A cycle parking secret

This article was published in 2005, in Newsletter 59.

Did you know that there are FREE underground parking stands for over 200 bicycles at Park Street Car Park? Did you know that for just £10 per month you can place your bike in a locker with your belongings? That three CCTV scanners and security staff are constantly at work there? And that it is the biggest of its kind in Britain?

Yet although the Bike Park has been available for several years, I am still amazed at the number of people who do not know it is there. In case you are one of these, the entrance is a few yards from the corner of Round Church Street and Park Street and the cycle area is in the underground bay of the multi-storey car park. All shapes and sizes of cycles can be accommodated including tandems and tricycles and there is even space for trailers. There are small blue signs marking the entrance and pointers on the opposite side of the road.

The bike park is now around two-thirds full on weekdays but I still wonder why more people do not avail themselves of this excellent facility which has been provided by a generous Home Office grant. Some may feel that there is a certain romance in the traditional Cambridge sight of bicycles clustered around railings on the street and want to add their imprint to the scene or that having to walk a few extra yards to their destination is not worth the effort. I thought so until I collected my bike at the end of a particularly trying day, from a railing beside my workplace, to find the saddle had been removed. Since then I have always used the Park and do so even if I need to go to another part of the city centre. After all, there are two ‘free bus’ stops almost within sight of the Park entrance: one at the end of Jesus Lane and the other in Trinity Street.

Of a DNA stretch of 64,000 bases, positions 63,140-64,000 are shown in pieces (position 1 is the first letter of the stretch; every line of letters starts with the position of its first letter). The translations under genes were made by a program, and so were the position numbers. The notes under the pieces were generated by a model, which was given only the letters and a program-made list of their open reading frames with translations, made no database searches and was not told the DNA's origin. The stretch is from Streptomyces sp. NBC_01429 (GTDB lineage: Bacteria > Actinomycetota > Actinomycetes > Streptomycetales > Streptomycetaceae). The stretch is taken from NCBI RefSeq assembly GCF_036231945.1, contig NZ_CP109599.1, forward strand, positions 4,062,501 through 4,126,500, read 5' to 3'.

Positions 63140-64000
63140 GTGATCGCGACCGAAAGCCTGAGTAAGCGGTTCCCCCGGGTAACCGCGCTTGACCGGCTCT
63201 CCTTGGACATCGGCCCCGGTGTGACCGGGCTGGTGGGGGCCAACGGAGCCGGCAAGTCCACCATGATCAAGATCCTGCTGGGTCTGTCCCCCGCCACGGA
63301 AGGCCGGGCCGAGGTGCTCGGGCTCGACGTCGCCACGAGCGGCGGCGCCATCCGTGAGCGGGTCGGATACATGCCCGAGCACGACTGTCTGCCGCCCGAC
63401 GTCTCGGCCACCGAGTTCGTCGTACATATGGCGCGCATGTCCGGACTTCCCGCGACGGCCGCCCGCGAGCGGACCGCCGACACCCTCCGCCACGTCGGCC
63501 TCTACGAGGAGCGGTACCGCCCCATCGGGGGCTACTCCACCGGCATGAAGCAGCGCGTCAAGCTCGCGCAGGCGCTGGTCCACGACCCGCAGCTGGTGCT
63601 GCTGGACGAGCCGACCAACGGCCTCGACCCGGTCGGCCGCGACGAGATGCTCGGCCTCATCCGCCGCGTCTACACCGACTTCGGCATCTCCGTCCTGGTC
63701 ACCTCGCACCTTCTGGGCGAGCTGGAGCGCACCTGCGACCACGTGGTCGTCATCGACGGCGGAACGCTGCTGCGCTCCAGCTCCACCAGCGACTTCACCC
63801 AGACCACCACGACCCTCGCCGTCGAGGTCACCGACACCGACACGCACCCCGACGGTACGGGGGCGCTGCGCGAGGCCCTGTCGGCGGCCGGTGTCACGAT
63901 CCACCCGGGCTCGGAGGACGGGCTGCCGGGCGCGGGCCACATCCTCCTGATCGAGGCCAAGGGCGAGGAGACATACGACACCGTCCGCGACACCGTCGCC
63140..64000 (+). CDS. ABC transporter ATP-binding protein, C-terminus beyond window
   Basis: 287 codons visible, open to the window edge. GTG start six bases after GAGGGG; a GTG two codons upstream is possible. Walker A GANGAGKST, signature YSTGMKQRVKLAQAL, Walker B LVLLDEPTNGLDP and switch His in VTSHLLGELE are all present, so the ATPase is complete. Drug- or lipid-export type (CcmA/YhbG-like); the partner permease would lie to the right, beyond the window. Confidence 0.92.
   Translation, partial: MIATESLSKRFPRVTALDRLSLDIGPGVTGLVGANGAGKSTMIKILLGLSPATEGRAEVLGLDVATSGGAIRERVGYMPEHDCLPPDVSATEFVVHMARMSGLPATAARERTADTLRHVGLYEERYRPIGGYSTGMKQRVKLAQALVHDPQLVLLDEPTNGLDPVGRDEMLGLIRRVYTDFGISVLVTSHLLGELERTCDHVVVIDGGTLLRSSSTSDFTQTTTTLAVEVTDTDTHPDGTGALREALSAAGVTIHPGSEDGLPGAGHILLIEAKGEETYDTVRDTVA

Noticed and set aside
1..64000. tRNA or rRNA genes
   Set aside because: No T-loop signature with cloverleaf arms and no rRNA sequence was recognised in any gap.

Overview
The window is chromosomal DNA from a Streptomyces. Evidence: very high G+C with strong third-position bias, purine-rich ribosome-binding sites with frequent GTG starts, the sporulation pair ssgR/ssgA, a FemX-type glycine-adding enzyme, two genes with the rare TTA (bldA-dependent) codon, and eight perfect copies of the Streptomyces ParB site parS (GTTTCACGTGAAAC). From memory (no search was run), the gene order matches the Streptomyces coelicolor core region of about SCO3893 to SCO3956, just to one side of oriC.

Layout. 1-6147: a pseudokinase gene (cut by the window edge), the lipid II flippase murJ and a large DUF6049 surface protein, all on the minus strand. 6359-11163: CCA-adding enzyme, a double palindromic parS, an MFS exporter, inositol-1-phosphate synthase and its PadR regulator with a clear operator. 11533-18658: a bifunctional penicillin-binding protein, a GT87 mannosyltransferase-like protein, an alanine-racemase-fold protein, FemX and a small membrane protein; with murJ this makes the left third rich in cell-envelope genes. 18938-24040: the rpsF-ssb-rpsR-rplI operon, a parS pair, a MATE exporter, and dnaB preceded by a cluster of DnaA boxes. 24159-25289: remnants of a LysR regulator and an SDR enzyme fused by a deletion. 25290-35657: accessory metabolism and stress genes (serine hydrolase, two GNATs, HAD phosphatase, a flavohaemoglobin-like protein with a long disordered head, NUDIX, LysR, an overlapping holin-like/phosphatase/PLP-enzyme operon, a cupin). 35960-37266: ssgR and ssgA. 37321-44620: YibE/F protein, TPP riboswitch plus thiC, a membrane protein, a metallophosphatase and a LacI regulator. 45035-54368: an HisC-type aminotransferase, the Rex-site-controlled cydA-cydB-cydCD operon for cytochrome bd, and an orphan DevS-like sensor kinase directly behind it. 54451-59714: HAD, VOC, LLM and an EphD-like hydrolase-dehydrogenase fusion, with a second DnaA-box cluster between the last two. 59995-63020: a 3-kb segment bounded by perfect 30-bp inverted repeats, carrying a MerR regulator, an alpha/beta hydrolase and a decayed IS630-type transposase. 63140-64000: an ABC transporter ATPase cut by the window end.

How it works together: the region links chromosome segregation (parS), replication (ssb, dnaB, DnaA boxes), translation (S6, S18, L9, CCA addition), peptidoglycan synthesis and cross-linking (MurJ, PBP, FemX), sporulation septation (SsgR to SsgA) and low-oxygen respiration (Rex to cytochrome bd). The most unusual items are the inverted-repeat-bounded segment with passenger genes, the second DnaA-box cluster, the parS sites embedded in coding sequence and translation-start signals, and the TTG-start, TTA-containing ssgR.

A colleague was concerned that an underground situation presented a possible danger to women. I must say that in its early stages the Park did not seem too inviting. It had very few users, it seemed rather dark and gloomy, it didn’t smell too pleasant and it took me several months to discover that there was a second exit (leading to St John’s Street). Now, with its bold and attractive murals and a growing fraternity of regular users (including several youngsters from the nearby primary school) I feel quite an affection for the place. Oh yes, and the smell has gone.

The lockers seem very underused. Although I do not have need myself, I have arranged with my workplace to have the cost refunded to anyone who wishes to use one. Other nearby employers may like to take up the idea to encourage more people to cycle to work. It is much cheaper than providing or paying for car parking!

Do give the Park a try, even if it is to keep your bike out of the rain one day. Once accustomed, you won’t need to wonder whether you will be forced to retrieve your bike from the bottom of a stack of others or even to wonder where you actually left it. And, above all, there is far less need to worry as to whether it will actually be there when you go to fetch it.

And finally: what has happened to the luminous plastic self-curling cycle clips that not only worked effectively but also provided an advertising stunt that people really did notice? I was regularly asked what my clips said. Now I have lost them and no longer have the opportunity to peel them off and roll out the words Free Secure Cycle Parking. Please make some more.

Jane Chisholm